For at least a decade now, critics have been telling us that we live in the age of the antihero. There’s a reason why Batman, most tortured of heroes, has ruled the box office, while the Boy Scout Superman has so little cultural cachet. But nowhere is the trend more pronounced than television, where The Sopranos, Breaking Bad and Boardwalk Empire are all built around the lives of mysterious, violent men. These characters capture an angst indicative of both the prevailing national mood, and the changing concept of masculinity. We allow them to be both perfectly human and perfectly monstrous, and all we ask in return is that they be interesting.
Thus far, William Masters fits the bill of an intelligent, calculating man, capable of immoral acts in the service of his goals, which are not always clear even to him. But, through no fault of Michael Sheen, he has also been aggressively boring and deeply unlikable. This episode begins to change that, and though the series has a long way to go before I am invested in him as a character, it is an important first step.
We begin by meeting the young Bill Masters, who is not yet a physician, showing his studies on the mating habits of rabbits to future Provost Scully. Even then, his real interest was the study of human sexuality, which he discussed with a passion and lack of restraint that he has completely lost in the intervening decade (oh, how the decades do intervene). In the present day, we see once again how crucial Masters’ work is as he tries to explain birth control to a young woman who believes her cervix resides somewhere in the vicinity of her elbow.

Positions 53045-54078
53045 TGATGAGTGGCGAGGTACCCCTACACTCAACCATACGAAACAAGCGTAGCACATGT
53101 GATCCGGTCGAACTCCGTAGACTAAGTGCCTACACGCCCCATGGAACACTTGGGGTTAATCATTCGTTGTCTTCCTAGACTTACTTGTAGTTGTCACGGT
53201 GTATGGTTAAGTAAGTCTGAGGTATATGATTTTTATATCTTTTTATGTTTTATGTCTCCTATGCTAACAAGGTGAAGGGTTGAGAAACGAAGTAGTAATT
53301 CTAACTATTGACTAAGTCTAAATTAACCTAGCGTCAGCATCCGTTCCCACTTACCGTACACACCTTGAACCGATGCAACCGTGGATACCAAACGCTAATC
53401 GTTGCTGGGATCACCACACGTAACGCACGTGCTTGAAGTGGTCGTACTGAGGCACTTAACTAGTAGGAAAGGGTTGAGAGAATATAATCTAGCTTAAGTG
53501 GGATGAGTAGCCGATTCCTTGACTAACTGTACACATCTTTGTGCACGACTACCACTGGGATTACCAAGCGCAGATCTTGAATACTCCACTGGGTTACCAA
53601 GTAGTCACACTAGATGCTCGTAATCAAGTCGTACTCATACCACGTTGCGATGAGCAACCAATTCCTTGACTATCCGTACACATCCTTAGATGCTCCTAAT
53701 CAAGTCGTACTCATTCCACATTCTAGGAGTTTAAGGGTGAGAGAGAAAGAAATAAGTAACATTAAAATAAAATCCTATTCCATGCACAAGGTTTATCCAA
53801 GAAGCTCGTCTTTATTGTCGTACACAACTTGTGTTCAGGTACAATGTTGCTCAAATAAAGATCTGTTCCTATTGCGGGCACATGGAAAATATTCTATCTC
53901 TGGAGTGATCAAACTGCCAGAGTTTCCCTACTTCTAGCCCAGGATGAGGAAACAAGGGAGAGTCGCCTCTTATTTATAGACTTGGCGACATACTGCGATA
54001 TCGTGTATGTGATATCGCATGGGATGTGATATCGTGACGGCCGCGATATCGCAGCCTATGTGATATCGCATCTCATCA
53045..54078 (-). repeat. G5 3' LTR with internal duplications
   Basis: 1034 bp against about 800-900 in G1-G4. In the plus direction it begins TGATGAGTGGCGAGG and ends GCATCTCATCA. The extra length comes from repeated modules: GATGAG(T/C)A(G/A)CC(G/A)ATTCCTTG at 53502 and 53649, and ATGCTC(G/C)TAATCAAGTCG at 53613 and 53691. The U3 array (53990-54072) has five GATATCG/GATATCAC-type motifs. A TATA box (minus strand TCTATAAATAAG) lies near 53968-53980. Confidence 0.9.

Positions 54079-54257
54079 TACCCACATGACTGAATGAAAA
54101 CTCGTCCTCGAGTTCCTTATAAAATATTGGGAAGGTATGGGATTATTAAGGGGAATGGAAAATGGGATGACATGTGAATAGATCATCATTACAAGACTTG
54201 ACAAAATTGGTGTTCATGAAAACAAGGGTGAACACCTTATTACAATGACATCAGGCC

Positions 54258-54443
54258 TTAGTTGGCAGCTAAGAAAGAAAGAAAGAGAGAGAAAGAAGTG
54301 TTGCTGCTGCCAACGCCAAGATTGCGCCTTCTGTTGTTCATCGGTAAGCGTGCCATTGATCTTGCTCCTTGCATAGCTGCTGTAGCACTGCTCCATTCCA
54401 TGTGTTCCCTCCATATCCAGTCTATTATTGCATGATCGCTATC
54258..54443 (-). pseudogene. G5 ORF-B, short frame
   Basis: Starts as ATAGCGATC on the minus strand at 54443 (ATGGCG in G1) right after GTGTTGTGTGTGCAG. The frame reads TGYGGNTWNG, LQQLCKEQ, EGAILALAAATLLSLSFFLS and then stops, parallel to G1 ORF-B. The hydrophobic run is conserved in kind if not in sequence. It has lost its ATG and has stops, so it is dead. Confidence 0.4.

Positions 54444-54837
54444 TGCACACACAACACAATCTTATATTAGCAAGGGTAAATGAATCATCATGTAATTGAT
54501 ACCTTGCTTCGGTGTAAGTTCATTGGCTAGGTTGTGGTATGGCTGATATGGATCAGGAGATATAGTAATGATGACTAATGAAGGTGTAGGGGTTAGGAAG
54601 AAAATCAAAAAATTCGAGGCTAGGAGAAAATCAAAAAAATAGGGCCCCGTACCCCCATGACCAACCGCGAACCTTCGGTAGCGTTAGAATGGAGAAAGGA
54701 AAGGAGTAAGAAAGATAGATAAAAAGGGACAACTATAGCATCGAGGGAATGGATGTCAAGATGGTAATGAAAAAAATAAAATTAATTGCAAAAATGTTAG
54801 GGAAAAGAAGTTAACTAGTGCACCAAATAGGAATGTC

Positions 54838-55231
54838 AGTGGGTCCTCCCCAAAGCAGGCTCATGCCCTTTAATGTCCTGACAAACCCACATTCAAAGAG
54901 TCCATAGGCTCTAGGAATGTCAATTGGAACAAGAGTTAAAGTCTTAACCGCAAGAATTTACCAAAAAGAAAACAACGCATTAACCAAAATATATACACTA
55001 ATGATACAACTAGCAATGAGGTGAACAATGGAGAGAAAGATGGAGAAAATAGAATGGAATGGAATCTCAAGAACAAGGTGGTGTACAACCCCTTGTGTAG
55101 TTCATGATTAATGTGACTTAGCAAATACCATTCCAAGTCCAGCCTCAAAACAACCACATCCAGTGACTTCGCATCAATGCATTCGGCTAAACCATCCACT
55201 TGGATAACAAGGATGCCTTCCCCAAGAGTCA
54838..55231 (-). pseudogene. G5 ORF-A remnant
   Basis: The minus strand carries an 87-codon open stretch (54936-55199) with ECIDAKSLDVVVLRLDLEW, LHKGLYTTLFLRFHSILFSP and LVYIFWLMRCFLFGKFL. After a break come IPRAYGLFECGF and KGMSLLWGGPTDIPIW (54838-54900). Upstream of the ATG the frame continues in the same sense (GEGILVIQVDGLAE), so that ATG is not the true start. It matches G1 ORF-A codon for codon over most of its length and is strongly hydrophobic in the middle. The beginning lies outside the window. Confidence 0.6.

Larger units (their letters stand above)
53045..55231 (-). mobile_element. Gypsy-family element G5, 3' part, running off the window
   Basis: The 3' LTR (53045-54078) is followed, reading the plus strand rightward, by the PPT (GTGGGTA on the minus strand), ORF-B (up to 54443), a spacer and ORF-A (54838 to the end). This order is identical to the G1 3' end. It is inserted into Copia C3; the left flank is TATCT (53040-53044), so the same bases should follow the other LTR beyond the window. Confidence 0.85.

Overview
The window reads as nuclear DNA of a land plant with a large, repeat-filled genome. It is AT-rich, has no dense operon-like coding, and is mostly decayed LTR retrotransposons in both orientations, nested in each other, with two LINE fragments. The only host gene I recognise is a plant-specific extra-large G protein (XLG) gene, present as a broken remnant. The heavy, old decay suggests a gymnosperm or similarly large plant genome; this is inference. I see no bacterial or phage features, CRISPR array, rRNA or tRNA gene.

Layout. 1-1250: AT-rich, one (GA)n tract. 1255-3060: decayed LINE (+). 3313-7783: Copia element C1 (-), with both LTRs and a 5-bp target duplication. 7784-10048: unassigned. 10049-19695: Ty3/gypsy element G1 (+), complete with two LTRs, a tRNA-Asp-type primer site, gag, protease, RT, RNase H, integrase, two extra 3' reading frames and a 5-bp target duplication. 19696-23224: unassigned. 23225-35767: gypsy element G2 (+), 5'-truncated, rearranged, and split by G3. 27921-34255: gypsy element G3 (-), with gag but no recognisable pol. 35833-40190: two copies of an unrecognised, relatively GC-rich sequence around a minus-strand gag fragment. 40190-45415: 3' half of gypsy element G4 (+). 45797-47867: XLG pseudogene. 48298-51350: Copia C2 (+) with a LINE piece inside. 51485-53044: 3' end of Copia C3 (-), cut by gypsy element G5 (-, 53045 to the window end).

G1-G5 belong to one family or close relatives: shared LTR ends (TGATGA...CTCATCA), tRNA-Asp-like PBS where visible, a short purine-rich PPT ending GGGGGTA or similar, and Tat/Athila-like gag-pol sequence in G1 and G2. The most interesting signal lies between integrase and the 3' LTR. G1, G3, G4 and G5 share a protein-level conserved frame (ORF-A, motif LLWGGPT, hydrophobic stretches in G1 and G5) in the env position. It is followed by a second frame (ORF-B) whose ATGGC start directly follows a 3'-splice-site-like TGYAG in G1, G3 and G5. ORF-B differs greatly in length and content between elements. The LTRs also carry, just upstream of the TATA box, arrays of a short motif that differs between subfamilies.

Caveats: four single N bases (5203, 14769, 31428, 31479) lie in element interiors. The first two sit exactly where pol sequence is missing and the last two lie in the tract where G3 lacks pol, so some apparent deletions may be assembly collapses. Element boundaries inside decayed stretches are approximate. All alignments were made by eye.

After what I hope is an extensive anatomy lesson, Bill bumps into Betty, who still wants her tubes untied so she may take the throne as Pretzel Queen. Bill refuses on the grounds that it really sounds like she is making this whole thing up. Betty retaliates by screaming “Bill Masters invented an electric dildo!” at the top of her lungs until he relents and promises to re-open her womb.
That night, Bill and Ginny return to the cathouse to watch the hookers pleasure themselves, although there is very little actual pleasure on display. One woman fakes her orgasm with such exuberance it’s a wonder she doesn’t break Ulysses, another can’t remember the last time she climaxed, and a third can only be excited by a firm slap to the rear. Bill’s problem is that he assumes these proclivities are the result of being deviants or misfits; he fails to recognize that there is no normal when it comes to sex.
One of the women recounts her adolescent abuse at the hands of her uncle, and the fact that Masters and Johnson are shocked is a testament to how much they have to learn. An unfortunate reality of working with prostitutes, though, is nearly all of them have some form of infection in their reproductive systems, which is tragic and also a rather pointed elbow in the side of the Obamacare debate.
The next day, a new lady doctor arrives on the scene, Lillian DePaul (Julianne Nicholson whom you may recognize from Puccini for Beginners, where she played bi). She’s smart, single, dresses austerely, and stares at vaginas for a living. So that is like one square short of a perfect lesbian bingo. WAIT, WAIT. SHE IS WEARING FLAT SHOES. THAT’S A BINGO, FOR SURE.
Ginny is instantly fascinated with her, and defends her to the other secretaries, who are weirded out by the thought of a lady gyno. My new fondest hope is that Ginny and Lillian will kiss and things. I will be using all my shooting star and 11:11 wishes towards this goal, and I expect you to do the same.